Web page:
Starting with the wrong questions isn’t going to provide useful answers, if data can even be expected to give an authoritative answer not a political one. Neither in politics nor in economics, where loads and loads of data have been available and used extensively, has it provided us with answers on how to do things right: the one-and-only answer has been missing. Why should this be any different in education?

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This will excite all music fans: Google offers a great tool with its Google Music Timeline to explore music genres and discover new artists.


It shows a map of genres across the decades (starting from 1950) based on the data from Google Play. This map is clickable and searchable.


When clicked, the timeline shows sub-categories and popular suggested artists, down to individual artists.


It’s kind of cool to see when artists have been quite active. Albums can be played in Google Play, but this service is not free.

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Following innovative trends in education has turned from an exciting venture of discovery and creativity into annoyance.

The three part BBC Radio 4 series called “My Teacher is an App” talks about the supposed education revolution happening right now and in that wording already follows the loud-mouthed bandwaggon. In doing so, the series is closer to propaganda than to journalism. Instead of reporting on innovation, it follows the hype and tries to indoctrinate and brainwash the audience by already giving the obvious and only answer: that MOOCs will kill the university! It’s the kind of antagonistic reporting, which, unfortunately perhaps, leads not to infectious dissemination of new ideas but, providing that you’re not nodding in agreement all the time, to alienation, skepticism and an intrinsic gut reaction of “all right they are just selling MOOCs & co. again as the answer to all education problems”.

It’s a typical example of how trends and changes are manipulated and blown way out of proportion. Virality is key, jumping on the bandwaggon packed with sensational wordings (like ‘revolution’), voyeurism and shaming (like ‘look at those poor folks left behind’). There is no space for an idea growing and spreading. This is also why so many of these hypes fail. At least they fail as a trend, though sometimes they return in a much more modest and mature way.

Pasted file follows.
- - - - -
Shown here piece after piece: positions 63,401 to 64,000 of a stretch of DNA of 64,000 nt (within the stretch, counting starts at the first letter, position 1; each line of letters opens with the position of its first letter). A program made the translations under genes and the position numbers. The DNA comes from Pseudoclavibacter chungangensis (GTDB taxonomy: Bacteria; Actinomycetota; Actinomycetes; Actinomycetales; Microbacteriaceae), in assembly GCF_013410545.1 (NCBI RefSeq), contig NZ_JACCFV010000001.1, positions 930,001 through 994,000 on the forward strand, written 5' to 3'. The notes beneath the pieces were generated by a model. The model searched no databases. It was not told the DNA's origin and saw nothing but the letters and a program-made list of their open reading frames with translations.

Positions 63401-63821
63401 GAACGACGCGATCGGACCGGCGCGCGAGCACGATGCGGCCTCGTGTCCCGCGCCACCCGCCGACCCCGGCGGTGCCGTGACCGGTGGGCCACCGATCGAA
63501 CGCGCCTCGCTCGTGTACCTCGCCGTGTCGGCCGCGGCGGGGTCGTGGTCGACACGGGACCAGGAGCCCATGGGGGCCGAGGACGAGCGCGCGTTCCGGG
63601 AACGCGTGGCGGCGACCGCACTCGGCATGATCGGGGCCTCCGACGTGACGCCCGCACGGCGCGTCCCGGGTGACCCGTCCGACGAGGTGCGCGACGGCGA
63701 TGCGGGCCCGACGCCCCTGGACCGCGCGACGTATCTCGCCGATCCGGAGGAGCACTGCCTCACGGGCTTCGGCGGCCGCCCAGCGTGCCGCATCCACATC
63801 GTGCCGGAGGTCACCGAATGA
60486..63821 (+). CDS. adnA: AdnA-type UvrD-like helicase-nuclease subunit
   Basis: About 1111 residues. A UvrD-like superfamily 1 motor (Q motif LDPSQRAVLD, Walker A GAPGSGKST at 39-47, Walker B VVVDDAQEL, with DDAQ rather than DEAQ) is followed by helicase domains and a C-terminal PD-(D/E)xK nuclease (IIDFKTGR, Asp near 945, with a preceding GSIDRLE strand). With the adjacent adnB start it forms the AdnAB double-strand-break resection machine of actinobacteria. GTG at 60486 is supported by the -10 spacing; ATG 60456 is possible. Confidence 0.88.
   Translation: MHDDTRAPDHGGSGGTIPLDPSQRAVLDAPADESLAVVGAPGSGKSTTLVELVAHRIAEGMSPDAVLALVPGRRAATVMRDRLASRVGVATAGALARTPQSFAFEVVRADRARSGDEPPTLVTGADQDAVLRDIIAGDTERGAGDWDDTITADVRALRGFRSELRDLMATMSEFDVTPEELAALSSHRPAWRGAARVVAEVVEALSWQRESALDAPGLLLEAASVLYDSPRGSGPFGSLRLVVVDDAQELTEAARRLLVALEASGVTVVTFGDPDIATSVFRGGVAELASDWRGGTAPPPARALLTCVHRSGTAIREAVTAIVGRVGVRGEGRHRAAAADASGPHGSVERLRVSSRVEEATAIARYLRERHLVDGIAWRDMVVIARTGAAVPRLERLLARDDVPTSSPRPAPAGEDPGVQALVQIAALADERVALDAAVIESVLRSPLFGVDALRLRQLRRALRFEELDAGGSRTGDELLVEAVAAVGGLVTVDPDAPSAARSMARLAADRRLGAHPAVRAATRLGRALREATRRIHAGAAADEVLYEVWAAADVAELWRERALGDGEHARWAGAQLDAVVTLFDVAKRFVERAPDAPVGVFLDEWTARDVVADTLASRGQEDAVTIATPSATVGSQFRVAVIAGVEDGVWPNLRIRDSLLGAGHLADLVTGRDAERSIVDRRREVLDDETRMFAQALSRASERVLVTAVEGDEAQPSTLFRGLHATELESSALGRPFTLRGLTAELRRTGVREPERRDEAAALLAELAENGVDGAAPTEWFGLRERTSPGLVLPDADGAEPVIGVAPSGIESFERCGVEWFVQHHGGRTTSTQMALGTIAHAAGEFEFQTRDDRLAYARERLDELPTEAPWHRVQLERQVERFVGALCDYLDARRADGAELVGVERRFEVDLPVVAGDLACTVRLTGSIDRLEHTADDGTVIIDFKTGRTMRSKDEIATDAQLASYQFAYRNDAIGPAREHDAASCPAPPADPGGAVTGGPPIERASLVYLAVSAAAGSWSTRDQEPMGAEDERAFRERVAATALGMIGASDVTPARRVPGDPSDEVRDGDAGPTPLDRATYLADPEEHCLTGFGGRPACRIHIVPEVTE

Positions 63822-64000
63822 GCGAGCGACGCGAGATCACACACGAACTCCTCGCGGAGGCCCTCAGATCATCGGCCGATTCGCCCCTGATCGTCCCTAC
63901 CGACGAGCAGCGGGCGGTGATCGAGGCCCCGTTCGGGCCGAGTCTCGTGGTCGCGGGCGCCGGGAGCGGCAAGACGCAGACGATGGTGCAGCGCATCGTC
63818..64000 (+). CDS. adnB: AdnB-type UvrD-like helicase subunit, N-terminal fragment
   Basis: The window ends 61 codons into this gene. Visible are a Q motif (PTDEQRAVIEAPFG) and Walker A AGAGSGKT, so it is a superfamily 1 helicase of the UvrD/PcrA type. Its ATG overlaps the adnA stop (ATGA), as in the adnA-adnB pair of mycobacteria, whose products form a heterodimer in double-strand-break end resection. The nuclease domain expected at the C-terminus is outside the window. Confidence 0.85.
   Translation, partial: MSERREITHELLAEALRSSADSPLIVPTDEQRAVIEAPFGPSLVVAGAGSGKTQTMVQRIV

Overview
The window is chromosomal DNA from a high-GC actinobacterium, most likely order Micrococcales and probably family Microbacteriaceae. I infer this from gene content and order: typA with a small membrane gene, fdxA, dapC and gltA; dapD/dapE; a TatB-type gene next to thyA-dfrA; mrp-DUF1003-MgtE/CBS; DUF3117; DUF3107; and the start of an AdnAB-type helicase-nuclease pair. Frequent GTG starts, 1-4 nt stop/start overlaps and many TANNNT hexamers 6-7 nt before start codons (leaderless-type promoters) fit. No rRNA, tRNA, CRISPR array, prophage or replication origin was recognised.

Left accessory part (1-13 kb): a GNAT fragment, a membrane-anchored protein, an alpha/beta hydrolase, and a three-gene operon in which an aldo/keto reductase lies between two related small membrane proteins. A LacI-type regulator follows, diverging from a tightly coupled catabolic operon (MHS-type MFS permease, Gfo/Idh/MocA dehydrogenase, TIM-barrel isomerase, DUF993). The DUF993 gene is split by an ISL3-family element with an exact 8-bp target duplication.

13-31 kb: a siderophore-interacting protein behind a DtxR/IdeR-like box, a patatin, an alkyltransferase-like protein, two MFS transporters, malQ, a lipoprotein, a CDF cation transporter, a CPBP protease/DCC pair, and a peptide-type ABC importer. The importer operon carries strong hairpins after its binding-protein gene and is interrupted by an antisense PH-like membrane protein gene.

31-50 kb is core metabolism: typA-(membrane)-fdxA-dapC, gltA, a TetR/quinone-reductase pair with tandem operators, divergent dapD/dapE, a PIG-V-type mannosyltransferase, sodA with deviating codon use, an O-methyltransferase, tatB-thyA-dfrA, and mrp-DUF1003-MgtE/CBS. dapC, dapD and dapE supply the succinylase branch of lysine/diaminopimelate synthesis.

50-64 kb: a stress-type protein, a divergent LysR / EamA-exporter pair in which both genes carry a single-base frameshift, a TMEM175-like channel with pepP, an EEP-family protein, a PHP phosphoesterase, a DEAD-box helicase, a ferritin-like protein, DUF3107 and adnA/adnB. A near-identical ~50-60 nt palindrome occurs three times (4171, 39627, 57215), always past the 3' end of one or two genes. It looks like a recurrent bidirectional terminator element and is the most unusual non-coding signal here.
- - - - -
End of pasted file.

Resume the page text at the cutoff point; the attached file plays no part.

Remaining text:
What the marketeers of viral hypes obviously don’t realise is that:
(1) innovation and change has much to do with plausibility. People want to be convinced not persuaded
(2) technology never produces any miracles
(3) successful innovation and change does not break with tradition
(4) innovation almost never works bottom-up alone

As much as trend-marketeers try to make us believe that “revolutions” happen around us every day, a system as interwoven as the education system, tied into basic ideas of citizenship, personality, employment and self-fulfilment, isn’t replaced easily by something else. Buy-in has to happen at all levels for it to succeed.

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The Austrian Federal Ministry is experimenting with an open source thin client to roll out virtual desktop services to education institutions including schools. Following a commitment to Open Source, they decided for the Ulteo Open Source Virtual Desktop which is currently piloted.


For those who are unfamiliar with virtual desktops and thin clients, like Citrix, this technology allows portable desktops. Using a browser or software client (Java or HTML5) users can access a common but personalised desktop with a set of software tools for productivity. Since clients are now also available for tablets and ipads on all major smartphone systems, your work/study desktop is available from anywhere via an internet connection. The desktop and software programmes can be personalised (theme, background image, and bookmarks etc.). The most beautiful thing is that the virtual desktop links to the local hardware and drives. So it is a computer in a computer, where users can access the local printer, HDD and DVD drive, as well as sound gear and camera.

Our pilot is currently fully open source, using a Linux desktop and providing OS software tools like Libre Office and the Gimp. But Thin Clients also help in software licencing as access to tools is happening at the host computer (in the office).

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My colleagues here at the Vienna University of Education are involved in a series of interesting studies and projects that investigate the interface between the education system (schools) and sciences in real life and the home.


One rather shocking piece of evidence emerging from these is that youngsters behave in a very disparate way to the level of their knowledge! When project researchers in the appropriately called McKioto project tested 800 kids on their general school-informed understanding of biocultural diversity, climatic footprints, and healthy eating, the level of informedness was relatively well-developed and showed no significant divergence in pupils from differing socio-economic backgrounds. On the other hand, when asked about their daily habits (eating, physical exercises, etc.), kids from low income families showed little or no manifestation of that knowledge in every-day life. In a similar vein, according to many studies, the smoking behaviour in society has changed from originally being a high-class habit (gentlemen’s clubs) to a sign of poverty and poor education.